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=== Transportation from the East  ===
 
=== Transportation from the East  ===
  
==== The Mormon Trail  ====
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==== '''The Mormon Trail''' ====
  
 
[[Image:Mormon Trail (NIFGS.jpg]]  
 
[[Image:Mormon Trail (NIFGS.jpg]]  

Revision as of 21:26, 14 June 2013

 
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The original content for this article was contributed by The National Institute for Genealogical Studies in June 2012. It is an excerpt from their course United States Migration Patterns  by Beverly Whitaker, CG. The Institute offers over 200 comprehensive genealogy courses for a fee ($).

Contents

Transportation from the East

The Mormon Trail

Mormon Trail (NIFGS.jpg

From Nauvoo, Illinois, the Saints crossed Iowa. Near Sewal, Iowa, they crossed Locust Creek. Their first real way station was at Garden Grove, where 170 men cleared 715 acres in three weeks, for the purpose of providing shelter for those coming behind. They did this all along the Trail. Beyond Garden Grove lies Mount Pisgah. Here, between 1846 and 1852, as many as 800 died. They crossed the Missouri River at Council Bluffs, setting up a new camp on Indian lands, at what is now the Omaha suburb of Florence, Nebraska. It became known as Winter Quarters.

When the Mormons reached Fort Kearny, they remained on the north bank of the Platte River. At Fort Bridger, the Mormon Trail diverged from the Oregon and California Trail. The Mormons turned south and west toward the Wasatch Mountain Range. A work party was sent ahead to build a road through the mountains. The first group of Mormons passed through Echo Canyon, over Big Mountain and Little Mountain and down Emigration Canyon, coming into full view of the Great Salt Lake Valley on July 24, 1847.

Alternate Transportation, 1840-1865

The picture of pioneers that crosses our minds most frequently is a single endless row of prairie schooners. We tend to forget that most of the women and children walked; the men, guarding the wagon procession and livestock, rode horseback or walked. Only the drivers of the teams and the ailing sat in those wagons. Then, as we’ve seen, many pioneers chose river routes, using canoes, rafts, steamboats, and a variety of other vessels. And we must be careful not to overlook ocean and rail routes.

Ocean Routes to California

Some gold-seeking migrants traveled to California by an ocean route around Cape Horn, a six months trip. The journey by sea could be shortened by crossing the Isthmus of Panama by land, then connecting with ships of the Pacific Mail Steamship Company for the remainder of the trip to the gold fields of California.

The Cape Horn ocean route around the tip of South America was favored by 49ers on the East Coast who could afford tickets. In January of 1848, 61 ships left New York; other ports were Boston, Charleston, Mobile, and New Orleans. The Panama Trail consisted of an ocean voyage to Central America followed by a trek across Panama. Although it was a shorter route than going around Cape Horn, the traveler had to cross through the jungles of Panama and survive Yellow Fever. Once reaching the Pacific, he often had to wait months for a vessel with passenger space to continue on to the gold fields.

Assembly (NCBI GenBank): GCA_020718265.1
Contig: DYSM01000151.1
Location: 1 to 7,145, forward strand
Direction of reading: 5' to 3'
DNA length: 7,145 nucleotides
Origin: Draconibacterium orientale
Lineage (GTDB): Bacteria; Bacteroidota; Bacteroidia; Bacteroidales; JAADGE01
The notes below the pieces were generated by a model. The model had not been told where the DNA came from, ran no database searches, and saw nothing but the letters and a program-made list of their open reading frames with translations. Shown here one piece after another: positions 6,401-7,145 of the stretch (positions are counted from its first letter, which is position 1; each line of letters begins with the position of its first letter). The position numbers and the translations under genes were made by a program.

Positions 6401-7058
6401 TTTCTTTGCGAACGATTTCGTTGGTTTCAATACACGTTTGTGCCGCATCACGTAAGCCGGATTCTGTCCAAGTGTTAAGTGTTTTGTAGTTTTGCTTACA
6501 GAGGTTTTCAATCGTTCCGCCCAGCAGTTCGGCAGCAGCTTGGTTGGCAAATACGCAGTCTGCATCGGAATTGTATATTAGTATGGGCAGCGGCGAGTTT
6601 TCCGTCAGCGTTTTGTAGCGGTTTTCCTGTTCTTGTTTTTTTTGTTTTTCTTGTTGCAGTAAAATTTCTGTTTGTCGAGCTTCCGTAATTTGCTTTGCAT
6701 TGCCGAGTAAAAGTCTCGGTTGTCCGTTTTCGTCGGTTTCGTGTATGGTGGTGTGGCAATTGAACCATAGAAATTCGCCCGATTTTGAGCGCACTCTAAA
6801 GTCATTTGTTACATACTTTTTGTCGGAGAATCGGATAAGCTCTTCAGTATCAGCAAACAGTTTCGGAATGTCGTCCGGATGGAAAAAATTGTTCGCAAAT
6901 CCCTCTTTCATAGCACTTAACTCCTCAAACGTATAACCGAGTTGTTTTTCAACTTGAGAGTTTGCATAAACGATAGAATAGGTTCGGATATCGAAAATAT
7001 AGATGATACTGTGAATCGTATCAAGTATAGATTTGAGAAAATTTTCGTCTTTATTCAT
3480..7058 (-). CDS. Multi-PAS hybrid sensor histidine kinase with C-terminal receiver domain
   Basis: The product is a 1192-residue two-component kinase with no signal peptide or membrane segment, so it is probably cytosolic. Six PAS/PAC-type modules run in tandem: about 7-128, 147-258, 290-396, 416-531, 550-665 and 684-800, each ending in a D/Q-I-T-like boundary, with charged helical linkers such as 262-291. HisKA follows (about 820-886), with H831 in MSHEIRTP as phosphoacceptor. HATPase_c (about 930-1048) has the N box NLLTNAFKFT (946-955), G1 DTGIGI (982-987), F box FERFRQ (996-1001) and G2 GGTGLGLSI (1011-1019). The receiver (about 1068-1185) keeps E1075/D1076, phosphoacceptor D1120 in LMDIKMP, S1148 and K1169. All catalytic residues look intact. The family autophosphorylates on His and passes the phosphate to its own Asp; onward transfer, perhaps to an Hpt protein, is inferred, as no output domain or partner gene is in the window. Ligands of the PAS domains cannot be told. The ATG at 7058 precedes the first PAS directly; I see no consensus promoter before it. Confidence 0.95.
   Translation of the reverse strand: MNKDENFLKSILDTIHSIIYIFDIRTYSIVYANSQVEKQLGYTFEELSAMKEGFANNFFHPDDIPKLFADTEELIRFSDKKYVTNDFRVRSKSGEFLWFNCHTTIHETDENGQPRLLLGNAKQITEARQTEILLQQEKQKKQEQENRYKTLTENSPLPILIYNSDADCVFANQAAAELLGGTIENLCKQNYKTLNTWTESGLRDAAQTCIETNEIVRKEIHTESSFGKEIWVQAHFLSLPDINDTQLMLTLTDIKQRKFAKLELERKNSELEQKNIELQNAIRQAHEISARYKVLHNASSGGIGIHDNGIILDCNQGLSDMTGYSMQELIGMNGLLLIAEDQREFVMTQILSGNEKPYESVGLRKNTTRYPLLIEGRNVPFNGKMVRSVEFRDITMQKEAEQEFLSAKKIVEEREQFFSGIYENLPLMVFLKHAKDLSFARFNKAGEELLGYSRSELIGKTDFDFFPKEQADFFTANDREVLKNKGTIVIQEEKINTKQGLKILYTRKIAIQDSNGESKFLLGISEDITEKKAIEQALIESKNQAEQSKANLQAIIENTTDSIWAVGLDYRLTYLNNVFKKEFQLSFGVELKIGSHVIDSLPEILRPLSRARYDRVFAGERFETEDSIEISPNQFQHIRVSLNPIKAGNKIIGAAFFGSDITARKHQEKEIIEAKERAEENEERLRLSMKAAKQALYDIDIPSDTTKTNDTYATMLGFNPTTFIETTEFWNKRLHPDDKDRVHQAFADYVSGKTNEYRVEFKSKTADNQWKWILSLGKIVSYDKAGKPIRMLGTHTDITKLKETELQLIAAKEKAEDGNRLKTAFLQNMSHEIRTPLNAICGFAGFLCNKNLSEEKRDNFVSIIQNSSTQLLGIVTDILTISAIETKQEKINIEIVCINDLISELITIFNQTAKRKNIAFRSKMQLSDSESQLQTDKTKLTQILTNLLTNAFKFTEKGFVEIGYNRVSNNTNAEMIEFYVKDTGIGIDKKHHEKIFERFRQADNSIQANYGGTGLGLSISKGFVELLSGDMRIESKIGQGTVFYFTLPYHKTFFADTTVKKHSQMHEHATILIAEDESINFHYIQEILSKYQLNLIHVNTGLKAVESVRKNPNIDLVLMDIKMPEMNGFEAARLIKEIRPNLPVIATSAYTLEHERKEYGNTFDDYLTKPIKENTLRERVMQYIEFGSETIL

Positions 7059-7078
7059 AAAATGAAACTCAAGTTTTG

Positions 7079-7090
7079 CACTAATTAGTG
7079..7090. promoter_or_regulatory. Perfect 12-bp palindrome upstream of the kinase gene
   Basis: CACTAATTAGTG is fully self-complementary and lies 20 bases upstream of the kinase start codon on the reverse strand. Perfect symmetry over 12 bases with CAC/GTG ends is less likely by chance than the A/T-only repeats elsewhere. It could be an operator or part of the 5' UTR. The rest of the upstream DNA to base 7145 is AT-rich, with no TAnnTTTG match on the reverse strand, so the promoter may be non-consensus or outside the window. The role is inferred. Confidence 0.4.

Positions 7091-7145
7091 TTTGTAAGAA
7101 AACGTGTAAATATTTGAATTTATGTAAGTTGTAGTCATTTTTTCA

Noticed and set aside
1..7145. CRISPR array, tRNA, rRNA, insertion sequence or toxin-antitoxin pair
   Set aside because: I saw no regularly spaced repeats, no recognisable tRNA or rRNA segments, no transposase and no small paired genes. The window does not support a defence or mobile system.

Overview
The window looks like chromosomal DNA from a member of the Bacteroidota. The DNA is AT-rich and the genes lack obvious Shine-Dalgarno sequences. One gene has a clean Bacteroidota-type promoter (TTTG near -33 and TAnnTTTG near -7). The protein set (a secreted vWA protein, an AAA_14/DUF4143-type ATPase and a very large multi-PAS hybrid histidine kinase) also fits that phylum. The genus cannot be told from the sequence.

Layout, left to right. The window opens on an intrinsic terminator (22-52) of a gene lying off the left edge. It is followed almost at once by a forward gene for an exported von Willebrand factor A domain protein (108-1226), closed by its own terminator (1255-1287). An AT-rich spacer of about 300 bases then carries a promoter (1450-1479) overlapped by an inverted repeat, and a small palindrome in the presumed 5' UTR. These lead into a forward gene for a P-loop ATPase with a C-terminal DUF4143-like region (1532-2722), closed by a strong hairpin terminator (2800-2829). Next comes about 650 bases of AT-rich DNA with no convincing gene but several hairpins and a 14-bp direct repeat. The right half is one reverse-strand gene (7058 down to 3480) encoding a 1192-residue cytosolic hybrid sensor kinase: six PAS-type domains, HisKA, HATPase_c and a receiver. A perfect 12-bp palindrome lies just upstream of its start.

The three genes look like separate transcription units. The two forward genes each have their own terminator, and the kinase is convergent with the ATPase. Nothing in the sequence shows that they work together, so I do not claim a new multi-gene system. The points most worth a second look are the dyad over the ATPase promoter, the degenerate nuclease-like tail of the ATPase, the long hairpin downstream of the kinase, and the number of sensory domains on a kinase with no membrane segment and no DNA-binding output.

Railroads

“It is no exaggeration to say that the settlement of the West depended upon the coming of the railroad. High-yield ventures, such as mining, could be carried out using the wagon for transportation, but this was far too expensive for the farmer. Even before the coming of the ordinary farmer, the range-cattle industry required rail transportation to market cattle. Building western railroads became a national project.” (Riegel and Athearn, America Moves West, 221.)

The earliest American railroads were seen simply as bridges between waterways for the purpose of connecting the seaboard with the interior river system or with the Erie Canal. Beginning in about the mid-1840s, railroads were seen more as independent arteries of trade, displacing the water routes. Improvement came first in the main east-west roads, leading in the North to a commercial alliance between East and West, and a resulting isolation of the South.

By 1840 there were more miles of railroad than there were miles of canals. By 1850 Americans realized that the canal boats and the Great Lakes steamers could not compete with the railroads. Trains were becoming the basic means of transportation east of the Mississippi River.

The Federal government granted land to individual states between 1850 and 1871 to aid railroads. In 1850 a bill was passed granting lands to Illinois, Mississippi and Alabama in aid of the Illinois Central and Mobile and Ohio railroads.

Railroad development in the South slowed down during the Civil War. But in the North, Congress allotted money in 1862 to build a railroad from Council Bluffs, Iowa, to San Francisco; this was completed on May 10, 1869, when the Union Pacific and Central Pacific joined at Promontory, Utah.
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Information in this Wiki page is excerpted from the online course United States: Migration Patterns offered by The National Institute for Genealogical Studies. To learn more about this course or other courses available from the Institute, see our website at http://www.genealogicalstudies.com. We can be contacted at wiki@genealogicalstudies.com

We welcome updates and additions to this Wiki page.